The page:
The question of why doubles has fallen out of fashion seems to me to be quite a deep one, and I think agents have exploited the situation but not created it. Money falls in the wake, and can be pretty pernicious – look at our spoilt, pampered, football stars, the more stupid of whom essentially think they are above the law – but the lavish life styles which the piling up of money encourages seems to me to reflect our society, even to a degree our nature, rather than being causal of behaviour. In other words, it’s no good blaming a few extravagant individuals. But that’s just a personal opinion which many will reject, I know.

As I see it, people want heroes, and this is increasingly the case as more and more of us become sedentary, desk bound, house bound, with little to look forward to but more goodies, more luxury, more rapid and easily accessed stimulation. Nothing wrong with any of this in moderation, but it is hard to be moderate when stuff is continually flashed under your nose and you are urged from all sides, including government, that indulgence is the reward of virtue (virtue being the creation of wealth – a curious notion which I have never understood).

But people in their hearts are not satisfied with this. They might or might not know it consciously, but there is a vacuum in their lives, and it is natural that they reach out to fill the empty spaces. And my guess is – shoot me down if this sounds silly – that the “remedy” comes in two basic forms, namely “individual” and “collective” or “communal”. The “individual” aspect is satisfied by the attachment to heroes, especially in sport and the entertainment business. So in tennis, (or boxing – a comparable sport in some ways) people get hooked onto heroes in ways varying from mild to fanatical. Of course you can like a particular tennis player for all sorts of reasons, including the sheer excellence of his/her game, but inevitably quite strong emotions tend to accompany your attachment – and that’s an important part of the buzz. And it is much, much easier to focus this attachment onto one individual, or even a series of individuals, than onto a pair of individuals as in doubles tennis. The “collective” urge, so far as sport is concerned (for obviously there are other arenas), is satisfied by loyalties to teams, as in football etc. This fits in well with our tribal origins.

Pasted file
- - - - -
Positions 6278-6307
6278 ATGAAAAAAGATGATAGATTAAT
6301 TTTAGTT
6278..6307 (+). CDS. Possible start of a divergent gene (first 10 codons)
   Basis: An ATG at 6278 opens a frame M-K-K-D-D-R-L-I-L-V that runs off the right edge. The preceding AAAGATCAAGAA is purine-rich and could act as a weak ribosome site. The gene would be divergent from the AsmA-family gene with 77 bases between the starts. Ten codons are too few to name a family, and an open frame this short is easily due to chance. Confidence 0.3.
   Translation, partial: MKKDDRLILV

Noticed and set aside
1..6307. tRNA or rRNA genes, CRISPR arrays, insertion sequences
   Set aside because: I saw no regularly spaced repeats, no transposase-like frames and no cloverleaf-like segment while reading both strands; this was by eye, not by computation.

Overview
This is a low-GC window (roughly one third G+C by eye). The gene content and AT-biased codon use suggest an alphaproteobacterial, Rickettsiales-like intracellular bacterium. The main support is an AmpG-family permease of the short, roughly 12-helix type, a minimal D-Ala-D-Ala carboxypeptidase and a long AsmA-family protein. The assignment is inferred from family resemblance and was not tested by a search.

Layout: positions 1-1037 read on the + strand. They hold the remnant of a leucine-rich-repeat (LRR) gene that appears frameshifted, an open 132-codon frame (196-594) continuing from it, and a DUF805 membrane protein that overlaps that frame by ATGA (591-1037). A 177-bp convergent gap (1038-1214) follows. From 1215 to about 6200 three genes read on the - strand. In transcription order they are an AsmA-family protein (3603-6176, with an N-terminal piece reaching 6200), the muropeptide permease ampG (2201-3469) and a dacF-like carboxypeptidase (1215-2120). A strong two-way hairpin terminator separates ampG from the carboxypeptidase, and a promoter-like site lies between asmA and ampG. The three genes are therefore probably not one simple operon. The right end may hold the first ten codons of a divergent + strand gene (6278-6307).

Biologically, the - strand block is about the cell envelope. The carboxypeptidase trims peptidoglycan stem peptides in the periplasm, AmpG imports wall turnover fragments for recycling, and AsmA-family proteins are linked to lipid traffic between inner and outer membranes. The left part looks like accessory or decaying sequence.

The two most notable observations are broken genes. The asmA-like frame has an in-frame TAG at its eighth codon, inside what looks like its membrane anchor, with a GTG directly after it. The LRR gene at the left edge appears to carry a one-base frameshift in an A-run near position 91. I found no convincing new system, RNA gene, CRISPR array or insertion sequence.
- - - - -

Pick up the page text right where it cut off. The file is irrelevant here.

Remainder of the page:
“Doubles” on the other hand, are neither individual nor collective or communal – they fall between two stools. So it’s difficult to get an audience terribly interested. It’s often been said that doubles can actually, strictly speaking, be more entertaining and even breathtaking than singles. But the trouble is, it’s all a bit academic – like watching acrobats doing their amazing stunts. Yes, it can be fascinating in small doses, but it lacks the emotional punch which people are desperately looking for.

Of course, little of this applies to the genuine tennis connoisseur. But most of us who follow tennis are far from being that.


skeezerweezer Says:

First of all Congrats to the BB, Awesome feat! You go guys! Keep the records comin!

@SG

Mac was a freak. One of the last great serve and volley guys in singles. ANYONE who could play that style of game was gonna do some damage in doubs……and he did. I saw Mac play when he was close to 50 and won a ATP doubs tourney in SJ. ca. A young gun Murray won the singles. Mac was awesome, they drilled him from the baseline with shots and Mac calmly took care of em.

Now you got both players staying at the baseline at times serving and returning, WTF?

Not the BB’s. Kudos to them, real doubs still works!

@Grendal

Agreed. In Singles, there is a building of a strategy and “a point” that a fan observer can see and understand in single “point” played out in singles. Doubles IMO goes too fast for the average fan on TV. ummm I guess.

Singles is a broad layout and map that everyone can see whereas doubles is requires quicker reflexes, more variety of shotmaking and basically what I call “shooting darts”. Both require different though IMO equal skills but, come from different layouts or “maps” to play in.

Singles is all about getting your opponent out of position where doubles is containing your opponents into a position where you want them to be. Once there, you play the odds and place or put away a ball( eg; down the middle between the two ) to gain the advantage and the odds to win the point.